According to the Washington Post, a former CIA agent has filed a lawsuit alleging that:
“The informant provided secret evidence that Tehran had halted its research into designing and building a nuclear weapon. Yet, when the operative sought to file reports on the findings, his attempts were ‘thwarted by CIA employees,’ according to court papers. Later he was told to ‘remove himself from any further handling’ of the informant, the documents say.”
This is the funniest part of the article: According to a CIA spokesman,
"It would be wrong to suggest that agency managers direct their officers to falsify the intelligence they collect or to suppress it for political reasons," he said. "That's not our policy. That's not what we're about."
Yes, it would be Oh-so WRONG! That's not what we're about, dammit!
“Vice President Cheney and his most senior aide made multiple trips to the CIA over the past year to question analysts studying Iraq's weapons programs and alleged links to al Qaeda, creating an environment in which some analysts felt they were being pressured to make their assessments fit with the Bush administration's policy objectives, according to senior intelligence officials.” [Some Iraq Analysts Felt Pressure from Cheney, Washington Post, June 5, 2003]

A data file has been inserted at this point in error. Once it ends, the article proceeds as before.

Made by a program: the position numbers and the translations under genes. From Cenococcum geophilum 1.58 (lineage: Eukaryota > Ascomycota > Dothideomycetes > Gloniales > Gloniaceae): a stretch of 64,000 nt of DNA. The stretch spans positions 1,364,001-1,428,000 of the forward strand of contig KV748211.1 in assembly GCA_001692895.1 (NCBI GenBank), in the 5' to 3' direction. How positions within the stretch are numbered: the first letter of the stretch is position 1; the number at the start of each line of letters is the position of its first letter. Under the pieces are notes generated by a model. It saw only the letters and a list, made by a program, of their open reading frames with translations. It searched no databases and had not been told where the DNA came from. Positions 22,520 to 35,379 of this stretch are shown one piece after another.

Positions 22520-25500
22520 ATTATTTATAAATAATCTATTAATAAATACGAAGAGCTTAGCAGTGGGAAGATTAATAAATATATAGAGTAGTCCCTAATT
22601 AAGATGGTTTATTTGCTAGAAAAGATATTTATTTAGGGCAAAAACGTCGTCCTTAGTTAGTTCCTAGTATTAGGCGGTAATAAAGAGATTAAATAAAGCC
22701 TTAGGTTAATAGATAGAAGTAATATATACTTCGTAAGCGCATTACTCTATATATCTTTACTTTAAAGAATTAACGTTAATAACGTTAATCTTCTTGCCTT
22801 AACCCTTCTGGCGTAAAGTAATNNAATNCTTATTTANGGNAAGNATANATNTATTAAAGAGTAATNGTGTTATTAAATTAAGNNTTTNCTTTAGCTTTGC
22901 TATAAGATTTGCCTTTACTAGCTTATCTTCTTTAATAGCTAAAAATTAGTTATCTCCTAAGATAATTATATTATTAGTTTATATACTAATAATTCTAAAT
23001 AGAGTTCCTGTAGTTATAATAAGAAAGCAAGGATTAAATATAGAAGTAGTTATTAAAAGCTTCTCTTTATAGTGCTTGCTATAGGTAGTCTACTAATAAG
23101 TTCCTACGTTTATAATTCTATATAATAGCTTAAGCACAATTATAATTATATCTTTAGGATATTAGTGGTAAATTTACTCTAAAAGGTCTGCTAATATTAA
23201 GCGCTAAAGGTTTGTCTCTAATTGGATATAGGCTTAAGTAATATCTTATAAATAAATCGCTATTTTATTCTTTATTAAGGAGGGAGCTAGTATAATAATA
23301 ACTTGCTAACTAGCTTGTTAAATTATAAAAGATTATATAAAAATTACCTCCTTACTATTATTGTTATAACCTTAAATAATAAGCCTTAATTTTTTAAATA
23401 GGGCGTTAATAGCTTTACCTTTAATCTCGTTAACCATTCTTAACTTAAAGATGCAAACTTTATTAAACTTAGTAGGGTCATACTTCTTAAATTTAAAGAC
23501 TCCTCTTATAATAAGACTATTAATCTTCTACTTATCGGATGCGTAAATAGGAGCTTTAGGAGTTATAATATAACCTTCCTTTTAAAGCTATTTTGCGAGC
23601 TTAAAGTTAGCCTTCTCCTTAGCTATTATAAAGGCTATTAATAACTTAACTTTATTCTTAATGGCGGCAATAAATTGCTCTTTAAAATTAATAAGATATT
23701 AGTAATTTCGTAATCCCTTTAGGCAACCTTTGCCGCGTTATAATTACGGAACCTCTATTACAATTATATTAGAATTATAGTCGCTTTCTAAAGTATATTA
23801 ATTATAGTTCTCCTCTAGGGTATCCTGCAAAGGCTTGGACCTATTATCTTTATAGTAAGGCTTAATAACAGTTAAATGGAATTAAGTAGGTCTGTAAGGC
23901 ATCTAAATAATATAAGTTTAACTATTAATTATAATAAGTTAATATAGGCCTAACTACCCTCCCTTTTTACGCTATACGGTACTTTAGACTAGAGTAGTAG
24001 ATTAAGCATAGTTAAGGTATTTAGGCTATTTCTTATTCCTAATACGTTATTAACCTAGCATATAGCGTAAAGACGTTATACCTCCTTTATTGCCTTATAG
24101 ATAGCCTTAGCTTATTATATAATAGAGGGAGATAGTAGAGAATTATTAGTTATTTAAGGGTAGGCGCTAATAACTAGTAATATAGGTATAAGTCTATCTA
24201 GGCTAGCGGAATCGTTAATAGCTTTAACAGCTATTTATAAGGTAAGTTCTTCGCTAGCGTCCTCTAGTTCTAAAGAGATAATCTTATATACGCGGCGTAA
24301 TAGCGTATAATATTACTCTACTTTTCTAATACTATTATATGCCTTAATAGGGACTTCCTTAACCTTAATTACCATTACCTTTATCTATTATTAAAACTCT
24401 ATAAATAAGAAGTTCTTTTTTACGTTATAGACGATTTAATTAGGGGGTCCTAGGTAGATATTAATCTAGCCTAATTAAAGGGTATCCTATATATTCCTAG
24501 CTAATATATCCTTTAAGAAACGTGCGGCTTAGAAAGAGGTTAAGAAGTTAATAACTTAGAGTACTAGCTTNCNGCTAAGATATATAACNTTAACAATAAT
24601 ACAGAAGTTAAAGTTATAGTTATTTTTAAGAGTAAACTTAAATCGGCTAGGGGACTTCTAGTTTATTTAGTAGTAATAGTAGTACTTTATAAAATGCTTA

“A former Central Intelligence Agency official asserted in Senate hearings today that Robert M. Gates actively suppressed dissent, slanted intelligence conclusions and intimidated analysts who disagreed with his views in his years as a senior intelligence official, according to people familiar with testimony he presented before a closed session of the Senate Select Committee on Intelligence... The debate proved to touch so many delicate areas that the Senators cut off the hearings and sent most staff members outside the room while they discussed the issues for 30 minutes.” [Gates Supressed Dissent, NY Times, Sept 26 1991]
“Analysts at the agency said they had felt pressured to make their intelligence reports on Iraq conform to Bush administration policies...Several analysts have told colleagues they have become so frustrated that they have considered leaving the agency...” [C.I.A. Aides Feel Pressure In Preparing Iraqi Reports, NY Times, March 23, 2003]
“In fact, analysts were pressured, and heavily so, according to Richard Kerr. A 32-year CIA veteran, Kerr led an internal investigation of the agency's failure to correctly analyze Iraqi weapons-of-mass-destruction capabilities, preparing a series of four reports that have not been released publicly.” [The Yes Man, The American Prospect, Oct 23, 2005]
“[A] former CIA chief, disputing Bolton, said the nominee had tried to fire a national intelligence officer who believed Bolton was exaggerating evidence on Cuba, they said.” [Two Detail Bolton's Efforts to Punish Dissent , Washington Post, April 29, 2005]